by Amy Friedrich, Anna Meyer, and Deborah Perlman
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The Trafficking in Persons Report (TIP Report) is an annual report issued by the U.S. State Department as part of its efforts to combat human trafficking worldwide. The TIP Report documents and evaluates foreign governments’ anti-trafficking efforts and places countries in tiers depending on their level of compliance with a set of minimum standards and criteria laid out in U.S. law. Countries on the lowest tier may be subject to limited economic sanctions. The Report is intended to motivate other countries to act in the fight against human trafficking.
The TIP Report is influential, in part because it is the world’s first anti-trafficking oversight and enforcement mechanism, tying governments’ efforts to a specific tier placement and to potential economic outcomes. However, the Report is sometimes criticized for being biased, politicized, or presenting incomplete information. In particular, there are questions about how the minimum standards are applied to countries, how the information included in the Report is gathered and analyzed, and how tier determinations are made and justified. Those criticisms reduce the persuasive power of the Report and thus limit its full potential impact on the behavior of other governments.
This paper analyzes the TIP Report, focusing on the country assessment and tier determination processes, and offers recommendations for strengthening the Report. While changing the TIP Report will not eliminate human trafficking, it could make the Report a more credible diplomatic tool and thus increase its impact on foreign governments’ anti-trafficking efforts. In order to strengthen the TIP Report, the State Department should:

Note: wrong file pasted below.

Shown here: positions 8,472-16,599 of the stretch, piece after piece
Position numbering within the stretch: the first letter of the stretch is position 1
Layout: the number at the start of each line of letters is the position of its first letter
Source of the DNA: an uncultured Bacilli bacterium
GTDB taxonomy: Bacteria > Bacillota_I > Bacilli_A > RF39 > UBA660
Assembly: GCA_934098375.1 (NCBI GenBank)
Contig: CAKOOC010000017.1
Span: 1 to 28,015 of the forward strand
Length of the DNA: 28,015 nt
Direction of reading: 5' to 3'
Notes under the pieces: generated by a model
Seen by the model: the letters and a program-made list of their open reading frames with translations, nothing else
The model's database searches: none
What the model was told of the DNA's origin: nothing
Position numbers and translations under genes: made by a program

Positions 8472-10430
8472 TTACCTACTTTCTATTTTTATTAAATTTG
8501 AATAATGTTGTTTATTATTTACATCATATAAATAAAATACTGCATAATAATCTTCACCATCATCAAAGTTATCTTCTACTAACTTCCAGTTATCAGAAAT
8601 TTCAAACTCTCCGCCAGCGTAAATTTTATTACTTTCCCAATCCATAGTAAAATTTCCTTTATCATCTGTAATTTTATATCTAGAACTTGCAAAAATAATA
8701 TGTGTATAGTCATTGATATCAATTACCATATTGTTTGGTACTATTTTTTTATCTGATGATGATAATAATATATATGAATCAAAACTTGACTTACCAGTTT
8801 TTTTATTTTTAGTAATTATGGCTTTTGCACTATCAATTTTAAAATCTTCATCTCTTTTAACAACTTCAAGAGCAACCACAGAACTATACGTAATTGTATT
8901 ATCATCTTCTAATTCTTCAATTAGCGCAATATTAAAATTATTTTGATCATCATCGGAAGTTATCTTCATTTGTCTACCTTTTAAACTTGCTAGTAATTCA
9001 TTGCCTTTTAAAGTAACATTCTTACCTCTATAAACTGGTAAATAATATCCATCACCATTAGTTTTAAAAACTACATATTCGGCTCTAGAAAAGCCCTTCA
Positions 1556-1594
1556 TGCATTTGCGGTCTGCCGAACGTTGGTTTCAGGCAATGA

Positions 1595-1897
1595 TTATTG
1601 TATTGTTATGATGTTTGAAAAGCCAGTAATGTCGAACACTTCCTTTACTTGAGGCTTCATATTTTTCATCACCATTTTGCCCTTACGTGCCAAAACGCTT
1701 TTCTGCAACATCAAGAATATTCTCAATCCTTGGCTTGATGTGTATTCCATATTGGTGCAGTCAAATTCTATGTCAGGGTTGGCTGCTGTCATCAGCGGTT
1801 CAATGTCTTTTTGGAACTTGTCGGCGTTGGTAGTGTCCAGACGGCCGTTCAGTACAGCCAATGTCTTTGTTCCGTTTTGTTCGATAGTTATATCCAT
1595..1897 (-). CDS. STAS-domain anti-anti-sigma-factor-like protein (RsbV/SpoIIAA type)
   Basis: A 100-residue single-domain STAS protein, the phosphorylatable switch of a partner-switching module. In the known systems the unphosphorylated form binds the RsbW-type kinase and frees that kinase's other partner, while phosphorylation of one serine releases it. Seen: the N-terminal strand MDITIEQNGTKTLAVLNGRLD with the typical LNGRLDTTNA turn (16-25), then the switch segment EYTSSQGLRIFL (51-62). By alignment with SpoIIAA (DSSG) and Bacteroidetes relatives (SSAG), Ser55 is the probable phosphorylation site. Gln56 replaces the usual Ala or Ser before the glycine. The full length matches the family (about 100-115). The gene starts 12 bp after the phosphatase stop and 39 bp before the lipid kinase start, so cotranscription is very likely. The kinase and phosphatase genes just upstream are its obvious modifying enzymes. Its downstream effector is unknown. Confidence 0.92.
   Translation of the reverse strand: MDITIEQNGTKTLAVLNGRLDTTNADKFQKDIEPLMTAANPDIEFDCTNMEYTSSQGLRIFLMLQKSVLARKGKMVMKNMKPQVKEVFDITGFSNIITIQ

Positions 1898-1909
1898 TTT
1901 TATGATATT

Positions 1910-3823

• Address all of the minimum standards and criteria clearly and
systematically in every country assessment.
• Explain the reason for tier movement clearly in country assessments when it applies.
• Disclose the nature and number of the sources at the end of each country assessment.
• Include trend arrows in the country assessments to indicate whether a government’s efforts have improved or declined since the previous year.
• Increase the emphasis on effectiveness of programs and laws in country assessments and tier determinations.
• Be clear about its intent when reporting on NGOs’ anti-trafficking efforts in the country assessments.
The State Department should also take the following steps to improve the information in the Report:
• Reach out to more NGOs for information.
• Take steps to help U.S. Embassy and other State Department staff improve their reporting of human trafficking issues.
• Minimize discrepancies between TIP Report and Country Human Rights Reports.
These changes constitute important first steps to improving the Report and enhancing its credibility, signaling to foreign governments and the international anti-trafficking community that the State Department is serious about combating human trafficking.